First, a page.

The Right Moment for Israel’s Danny Danon?
.” That’s how Danny Danon describes Prime Minister Binyamin Netanyahu’s decision to hand over 104 killers
to the Palestinian Authority as a “goodwill gesture.”
He’s hardly alone, as many observers (including myself
) are outraged by this move. But Danon, 42, has a unique place in this debate because he (1) sits in Israel’s parliament as a member of Netanyahu’s Likud Party, he (2) is chairman of Likud’s powerful Central Committee, and he (3) serves as Israel’s deputy minister of Defense. In American terms, his criticism resembles Gen.Stanley McChrystal’s 2010 interview
mocking Vice President Joe Biden. But McChrystal was gone within days whereas Danon continues to gain influence and stature.
Danon (right) is widely seen as a thorn in Netanyahu’s side, as in this Ha’aretz cartoon.
Danon’s ability to denounce his own prime minister’s actions points to his not being a routine politician. Three qualities stand out: a devotion to principle, a mastery of tactics, and the ability to articulate a vision.
Danon has remained true to the core principles of his party and his country. His righteous opposition when his party makes mistakes – such as the 2009 freeze on building residences for Jews on the West Bank or accepting the two-state solution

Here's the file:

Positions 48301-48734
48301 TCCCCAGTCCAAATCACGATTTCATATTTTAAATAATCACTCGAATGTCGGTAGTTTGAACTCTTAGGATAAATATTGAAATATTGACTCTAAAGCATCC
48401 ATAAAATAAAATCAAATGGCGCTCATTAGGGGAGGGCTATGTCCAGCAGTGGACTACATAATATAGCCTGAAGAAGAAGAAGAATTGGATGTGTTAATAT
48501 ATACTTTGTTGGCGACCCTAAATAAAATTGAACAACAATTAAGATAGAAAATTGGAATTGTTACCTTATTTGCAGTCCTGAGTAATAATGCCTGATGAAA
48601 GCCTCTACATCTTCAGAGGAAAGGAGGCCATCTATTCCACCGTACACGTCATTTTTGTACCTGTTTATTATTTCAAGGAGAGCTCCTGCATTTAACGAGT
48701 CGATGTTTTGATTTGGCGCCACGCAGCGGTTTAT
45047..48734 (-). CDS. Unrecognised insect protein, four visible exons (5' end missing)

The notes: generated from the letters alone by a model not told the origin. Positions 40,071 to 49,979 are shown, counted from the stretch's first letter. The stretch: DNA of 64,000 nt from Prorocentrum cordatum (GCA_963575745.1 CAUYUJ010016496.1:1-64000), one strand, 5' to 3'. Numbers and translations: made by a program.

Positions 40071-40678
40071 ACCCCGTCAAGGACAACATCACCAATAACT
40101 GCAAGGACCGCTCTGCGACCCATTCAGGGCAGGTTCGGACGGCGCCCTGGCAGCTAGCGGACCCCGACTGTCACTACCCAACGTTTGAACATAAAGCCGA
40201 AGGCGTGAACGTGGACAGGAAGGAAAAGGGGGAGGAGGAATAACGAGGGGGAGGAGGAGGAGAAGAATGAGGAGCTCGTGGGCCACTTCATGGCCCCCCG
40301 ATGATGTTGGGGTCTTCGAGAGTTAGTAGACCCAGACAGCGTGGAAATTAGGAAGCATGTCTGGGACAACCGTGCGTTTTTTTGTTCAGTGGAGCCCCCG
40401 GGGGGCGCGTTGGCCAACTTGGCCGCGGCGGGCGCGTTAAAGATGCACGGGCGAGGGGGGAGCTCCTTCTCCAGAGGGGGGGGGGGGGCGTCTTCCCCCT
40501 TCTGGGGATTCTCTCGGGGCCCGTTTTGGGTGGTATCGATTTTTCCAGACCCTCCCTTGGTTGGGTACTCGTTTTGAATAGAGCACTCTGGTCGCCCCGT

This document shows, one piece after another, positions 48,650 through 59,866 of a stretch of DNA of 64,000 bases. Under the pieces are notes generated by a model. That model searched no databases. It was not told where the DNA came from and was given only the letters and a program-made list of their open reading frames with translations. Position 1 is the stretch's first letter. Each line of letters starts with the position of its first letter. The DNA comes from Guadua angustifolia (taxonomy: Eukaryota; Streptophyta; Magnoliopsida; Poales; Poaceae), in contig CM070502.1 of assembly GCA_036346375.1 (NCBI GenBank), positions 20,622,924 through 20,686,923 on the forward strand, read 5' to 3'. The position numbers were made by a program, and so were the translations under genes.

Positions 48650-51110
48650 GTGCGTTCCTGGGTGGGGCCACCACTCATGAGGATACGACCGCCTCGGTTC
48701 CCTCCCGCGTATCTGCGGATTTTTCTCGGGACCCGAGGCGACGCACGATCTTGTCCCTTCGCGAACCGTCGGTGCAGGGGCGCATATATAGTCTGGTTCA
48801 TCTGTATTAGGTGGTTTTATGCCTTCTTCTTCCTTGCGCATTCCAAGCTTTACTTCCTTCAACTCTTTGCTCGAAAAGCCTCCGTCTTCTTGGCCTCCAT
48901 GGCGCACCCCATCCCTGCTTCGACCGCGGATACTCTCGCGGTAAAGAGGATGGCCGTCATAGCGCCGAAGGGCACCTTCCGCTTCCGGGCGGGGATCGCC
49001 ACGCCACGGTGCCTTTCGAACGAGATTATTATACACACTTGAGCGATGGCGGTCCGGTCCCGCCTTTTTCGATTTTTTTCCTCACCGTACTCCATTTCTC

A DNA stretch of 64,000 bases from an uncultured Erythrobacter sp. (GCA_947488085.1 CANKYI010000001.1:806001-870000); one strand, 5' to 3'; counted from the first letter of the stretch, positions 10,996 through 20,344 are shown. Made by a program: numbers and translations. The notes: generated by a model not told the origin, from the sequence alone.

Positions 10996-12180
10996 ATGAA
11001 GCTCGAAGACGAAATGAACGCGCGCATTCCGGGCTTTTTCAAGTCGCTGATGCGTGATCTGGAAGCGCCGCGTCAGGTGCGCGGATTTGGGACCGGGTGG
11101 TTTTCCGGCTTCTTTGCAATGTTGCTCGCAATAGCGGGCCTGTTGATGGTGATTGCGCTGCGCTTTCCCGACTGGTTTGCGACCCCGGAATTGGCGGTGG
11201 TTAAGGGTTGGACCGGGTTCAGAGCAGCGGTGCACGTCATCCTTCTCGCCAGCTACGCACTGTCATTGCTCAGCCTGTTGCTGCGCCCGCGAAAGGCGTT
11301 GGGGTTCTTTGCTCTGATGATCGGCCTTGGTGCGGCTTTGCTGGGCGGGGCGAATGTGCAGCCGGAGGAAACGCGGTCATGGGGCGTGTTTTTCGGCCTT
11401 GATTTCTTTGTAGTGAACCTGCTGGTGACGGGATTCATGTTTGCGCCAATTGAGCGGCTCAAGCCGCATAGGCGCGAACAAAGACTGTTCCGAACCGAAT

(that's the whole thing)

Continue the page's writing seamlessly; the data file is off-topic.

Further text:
– shows a strength of character. As he points out, “It’s not easy being in a room of thirty people, alone saying no.”
His rise through Israel’s national camp institutions reveals tactical skill: serving as assistant to Uzi Landau, as head of the World Betar Organization, then head of the World Likud Organization, as organizer of street protests and challenger to the prime minister for the party’s leadership. These efforts culminated in his strong showing in his party’s electoral list (coming in No. 5) and the jaw-dropping 85 percent
of the vote he won in elections to lead Likud’s Central Committee. With reason, the Forward
newspaper calls him “a master of social and conventional media” and the Times of Israel
deems him “a major stumbling block toward Palestinian statehood.”
Yitzhak Shamir, Israel’s last principled prime minister, left office in 1992.
Finally, the vision: Its fullest articulation is found in his 2012 book, Israel: The Will to Prevail (Palgrave), where he sketches an ambitious and contrarian view of his country’s foreign policy. Arguing that “history shows us Israel is often better off when she acts on her own behalf … even if that means contravening the wishes of U.S. administrations,” he concludes that the Jewish state “fares best when she makes decisions based on her own best interests.” Jerusalem, he holds, should pursue its goals “with or without backing from her allies.” This argument, commonplace enough for most states, is audacious in the case of small, beleaguered Israel.